A medical board comprising five experts, constituted on the order of the Sindh High Court (SHC), said late on Saturday night that its preliminary findings showed no evidence of anthrax in imported Austrian sheep.
The board, headed by Dr Rafiq Khanani of the Dow University of Health Sciences, recommended a halt in the culling of the sheep, which are said to be infected with the highly contagious OFR disease as well.
It said it was making the recommendation based on its initial findings and would present a formal report before the SHC on Monday. It suggested that the culling be stopped till Monday when it would present its report to the high court.
A division bench, headed by Justice Maqbool Baqar, had ordered the team on Saturday morning to obtain blood samples to ascertain whether the animals were infected with anthrax or not.
The court was hearing an application of the importer who sought stay against the government’s order for culling 21000 imported Australian sheep, which are said to be infected.
The importer, Tariq Mehmood Butt, had purchased the sheep for slaughter purpose but the sheep were later found infected with highly contagious diseases. He challenged the capability of the Sindh Poultry Vaccine Centre and its report on the basis of which the livestock department ordered the disposal of the sheep.
The petitioner, who purchased the consignment after it was refused by an importer in Bahrin in August, sought an injunction against the culling of the sheep, contending that the animals were not infected or having any disease. He prayed to court to restrain the government functionaries from harassment or arrest in the case.
The livestock department had ordered the disposal of the sheep after its experts found them infected and unfit for human consumption.
Director Poultry Vaccine Center Dr Nazeer Kalhoro submitted that suspected anthrax cases were detected in three dead sheep, which had been secretly transferred to another farm by the importer.
He said that he along with a team of veterinary experts, the husbandry commissioner, livestock officials visited the farm in the presence of a magistrate and asked the petitioner’s representative to verify that the deaths of the three sheep were not caused due to anthrax.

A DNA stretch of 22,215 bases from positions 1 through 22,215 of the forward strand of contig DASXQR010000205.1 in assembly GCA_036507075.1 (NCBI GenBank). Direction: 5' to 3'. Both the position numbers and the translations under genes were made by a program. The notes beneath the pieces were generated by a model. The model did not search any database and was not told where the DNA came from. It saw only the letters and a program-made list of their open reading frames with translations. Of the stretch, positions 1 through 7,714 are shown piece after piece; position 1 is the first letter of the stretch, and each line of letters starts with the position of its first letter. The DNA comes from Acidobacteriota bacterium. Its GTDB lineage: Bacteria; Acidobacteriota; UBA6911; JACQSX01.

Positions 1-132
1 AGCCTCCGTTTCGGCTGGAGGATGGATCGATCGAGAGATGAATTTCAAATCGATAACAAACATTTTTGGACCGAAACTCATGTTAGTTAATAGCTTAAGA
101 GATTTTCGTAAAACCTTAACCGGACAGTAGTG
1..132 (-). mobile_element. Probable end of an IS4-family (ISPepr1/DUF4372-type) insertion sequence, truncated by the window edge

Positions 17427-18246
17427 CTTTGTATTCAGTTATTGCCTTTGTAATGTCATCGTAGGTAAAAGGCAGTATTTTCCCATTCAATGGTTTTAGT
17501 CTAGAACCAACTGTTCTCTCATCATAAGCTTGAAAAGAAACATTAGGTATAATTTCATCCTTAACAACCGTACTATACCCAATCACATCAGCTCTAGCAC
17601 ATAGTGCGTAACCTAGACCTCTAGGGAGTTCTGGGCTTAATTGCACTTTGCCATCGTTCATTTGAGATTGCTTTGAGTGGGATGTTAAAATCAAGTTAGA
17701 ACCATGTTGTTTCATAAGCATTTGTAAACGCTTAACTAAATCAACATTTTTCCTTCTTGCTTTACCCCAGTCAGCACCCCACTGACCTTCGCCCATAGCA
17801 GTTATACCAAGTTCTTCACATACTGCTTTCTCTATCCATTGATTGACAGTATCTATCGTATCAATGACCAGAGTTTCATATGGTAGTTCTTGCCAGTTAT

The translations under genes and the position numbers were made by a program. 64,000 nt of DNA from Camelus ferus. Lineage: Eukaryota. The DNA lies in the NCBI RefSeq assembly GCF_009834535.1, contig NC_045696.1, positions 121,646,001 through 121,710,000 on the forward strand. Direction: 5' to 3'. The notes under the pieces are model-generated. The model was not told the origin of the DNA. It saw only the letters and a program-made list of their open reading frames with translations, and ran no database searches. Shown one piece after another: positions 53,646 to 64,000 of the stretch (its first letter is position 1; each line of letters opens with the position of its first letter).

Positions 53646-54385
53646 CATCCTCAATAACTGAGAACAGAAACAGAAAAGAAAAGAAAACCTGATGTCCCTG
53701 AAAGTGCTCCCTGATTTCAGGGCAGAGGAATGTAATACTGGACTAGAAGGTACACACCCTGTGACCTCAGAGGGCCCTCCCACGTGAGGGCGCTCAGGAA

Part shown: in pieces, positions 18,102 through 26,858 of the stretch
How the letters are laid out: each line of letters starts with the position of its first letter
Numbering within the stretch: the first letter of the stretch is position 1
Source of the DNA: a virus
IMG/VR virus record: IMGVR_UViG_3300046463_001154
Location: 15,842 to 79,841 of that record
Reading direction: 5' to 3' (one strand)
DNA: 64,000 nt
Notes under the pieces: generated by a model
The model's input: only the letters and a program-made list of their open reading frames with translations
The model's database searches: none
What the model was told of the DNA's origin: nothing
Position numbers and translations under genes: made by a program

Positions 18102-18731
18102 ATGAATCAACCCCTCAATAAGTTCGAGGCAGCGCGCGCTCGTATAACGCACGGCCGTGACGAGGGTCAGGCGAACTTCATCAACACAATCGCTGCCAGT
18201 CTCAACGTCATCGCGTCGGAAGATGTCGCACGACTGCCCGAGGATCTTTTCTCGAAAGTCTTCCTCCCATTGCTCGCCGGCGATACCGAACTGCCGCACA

According to the director, the decomposition of the carcass indicated anthrax, a fatal veterinary disease. Therefore, he said, the carcasses of sheep were burnt and buried and the farm was sealed. He also submitted that the sheep were examined and symptoms indicated that they sheep also carried the OFR disease, which was highly contagious. However, his claim was disputed by the petitioner’s counsel, who submitted that his client’s representative was not consulted on the entire exercise.
The petitioner’s counsel, Adnan Memon, further said that the Poultry Vaccine Centre was neither competent nor capable of carrying out the test as reflected through the report. He said the National Veterinary Laboratory also cleared the sheep from food and mouth disease; therefore, the government department had no strong concrete evidence that the animals were infected with contagious bacteria or diseases. Dr Rafiq Khanani of the Dow University of Health Sciences, who appeared to assist the court, said provisional testing of anthrax could be made within four hours.
The petitioner’s counsel said that he would have no objection if samples were obtained and tested with regard to anthrax. However, he prayed to court to direct that in case anthrax was not detected after the provisional test then the orders for culling be stayed. The court also heard the animal husbandry commissioner, public health expert Dr Sabina Jalal, to seek their expert opinion about the sheep.
A division bench, headed by Justice Maqbool Baqar, observed that the matter was of serious nature and directed Dr Rafiq Khanani, animal husbandry commissioner, the livestock secretary and other health experts concerned to immediately take samples from suspected sheep in order to determine whether there was any possibility of anthrax and to submit a report.
The bench observed that in case the team did not find any sign of anthrax in the herd, this finding would be recorded and duly signed in the presence of all officials concerned.
It further observed that nobody would try to hamper or delay the exercise and the matter would be taken up on Monday so that appropriate order was passed in light of such a report.
The court observed that despite the court orders, the petitioner’s counsel did not produce all the relevant record pertaining to the import of the sheep to Pakistan. The counsel was directed to place on record the material to show what transpired in Bahrin which caused the diversion of the consignment to Pakistan and all such other documents if any which may conclusively show that no disease, infection, contamination and bacteria or virus was found in the sheep by the time it reached Bahrin and during the time it remained there. The SHC also ordered the constitution of a veterinary board comprising doctors for re-evaluation testing of the Australian sheep to ascertain whether they were infected with the ORF disease or otherwise.
The claim of the petitioner was that none of the sheep was either diseased or infected with any disease at all. He submitted that the consignment was cleared by the Australian government as well as by the national veterinary laboratories and that a provisional release order was issued by the quarantine officer (import), national food security and research animal quarantine department for the use of sheep for slaughter purpose.